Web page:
Earlier this year, MOAA asked you to help our efforts to fight hunger in the ranks as part of our successful Advocacy in Action campaign. Bipartisan, bicameral legislation (H.R. 2339/S. 1488) to reduce food insecurity among junior enlisted families has seen broad support, and the Basic Needs Allowance (BNA) appears in both the House and Senate versions of the FY 2022 National Defense Authorization Act (NDAA) ... but MOAA’s work isn’t finished.
The BNA included in the House version of the NDAA is ideal and mirrors the language in the Military Hunger Prevention Act (H.R. 2339). It provides an allowance for servicemembers with a spouse and/or child whose gross household income falls below 130% of the federal poverty guidelines. The calculation of gross household income excludes the Basic Allowance for Housing (BAH), which is intended to provide adequate, safe housing for military families, not serve as income.
While Sen. Tammy Duckworth (D-Ill.) introduced legislation (S. 1488) identical to the House in an effort to improve food security for military families, the current Senate NDAA language includes BAH in the calculation of gross household income. This would reduce the number of junior enlisted families who would otherwise qualify for this support.
One of the primary drivers behind the need for BNA is the inclusion of BAH in the calculation of Supplemental Nutrition Assistance Program benefits. A similar inclusion in BNA calculations would limit this much-needed benefit.
One in eight respondents to a 2019 survey by the Military Family Advisory Network (MFAN) reported experiencing food insecurity. Since that survey, the COVID-19 pandemic has further compounded the issue of food insecurity across the nation, and among military families.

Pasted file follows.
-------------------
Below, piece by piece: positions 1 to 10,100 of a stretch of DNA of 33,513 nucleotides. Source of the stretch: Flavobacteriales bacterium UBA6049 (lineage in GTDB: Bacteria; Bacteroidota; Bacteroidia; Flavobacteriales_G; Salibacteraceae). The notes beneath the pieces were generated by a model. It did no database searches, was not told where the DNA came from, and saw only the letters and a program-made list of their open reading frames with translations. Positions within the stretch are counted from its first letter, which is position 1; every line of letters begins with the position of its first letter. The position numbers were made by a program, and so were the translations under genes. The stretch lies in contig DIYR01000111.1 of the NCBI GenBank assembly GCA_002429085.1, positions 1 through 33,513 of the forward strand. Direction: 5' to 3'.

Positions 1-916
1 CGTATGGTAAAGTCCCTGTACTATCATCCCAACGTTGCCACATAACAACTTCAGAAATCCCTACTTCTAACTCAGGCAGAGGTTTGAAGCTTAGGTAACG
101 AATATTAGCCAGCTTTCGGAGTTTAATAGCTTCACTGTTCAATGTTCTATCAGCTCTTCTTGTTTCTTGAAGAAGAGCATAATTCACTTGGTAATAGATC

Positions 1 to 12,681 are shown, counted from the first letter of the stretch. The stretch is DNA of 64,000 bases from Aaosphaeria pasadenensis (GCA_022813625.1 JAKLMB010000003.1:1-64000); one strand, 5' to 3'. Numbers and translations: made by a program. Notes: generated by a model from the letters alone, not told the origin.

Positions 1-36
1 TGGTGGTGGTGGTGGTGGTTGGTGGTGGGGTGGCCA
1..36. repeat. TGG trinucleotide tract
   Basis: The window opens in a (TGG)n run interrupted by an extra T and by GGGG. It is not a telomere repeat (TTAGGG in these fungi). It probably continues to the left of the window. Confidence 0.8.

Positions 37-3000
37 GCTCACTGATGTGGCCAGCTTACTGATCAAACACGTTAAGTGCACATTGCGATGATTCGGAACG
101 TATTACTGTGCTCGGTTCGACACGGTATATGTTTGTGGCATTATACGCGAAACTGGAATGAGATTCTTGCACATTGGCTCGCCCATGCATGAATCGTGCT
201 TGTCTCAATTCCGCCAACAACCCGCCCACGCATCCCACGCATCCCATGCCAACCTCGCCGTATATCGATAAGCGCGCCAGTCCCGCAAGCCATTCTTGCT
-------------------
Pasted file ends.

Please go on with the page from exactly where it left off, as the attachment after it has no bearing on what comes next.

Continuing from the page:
Also, like many Americans, military families often rely on two incomes. However, as the military spouse unemployment rate continues to hover at or above 22%, families are having difficulty making ends meet.
By the Numbers
As a reminder, BNA would be calculated to meet 130% of the federal poverty guidelines, resulting in an allowance of up to $400 per month. For example, let’s use an E-4 with four years of service in a four-person household (three dependents):
- Base pay = $2,634/month ($31,615/year)
- 130% FPG for a household of four = $34,060
- Monthly benefit amount = $204 ($2,445/year)
Furthering the example, if this E-4 is stationed in San Diego, the monthly BAH rate of $2,691 would make the family ineligible for BNA. According to Zillow, an online real estate marketplace for rentals or home buying, the average rent for a two-bedroom apartment in the area is $2,444. Once you factor in utilities, BAH is solely covering the family’s housing needs.
Click here to ask your lawmakers to support the Military Hunger Prevention Act and help ensure the basic needs allowance is included in this year’s NDAA without BAH included in the calculation of gross household income. Your message will help ensure the House version prevails through the conference committee process where language from both bills will be used to create a final version.
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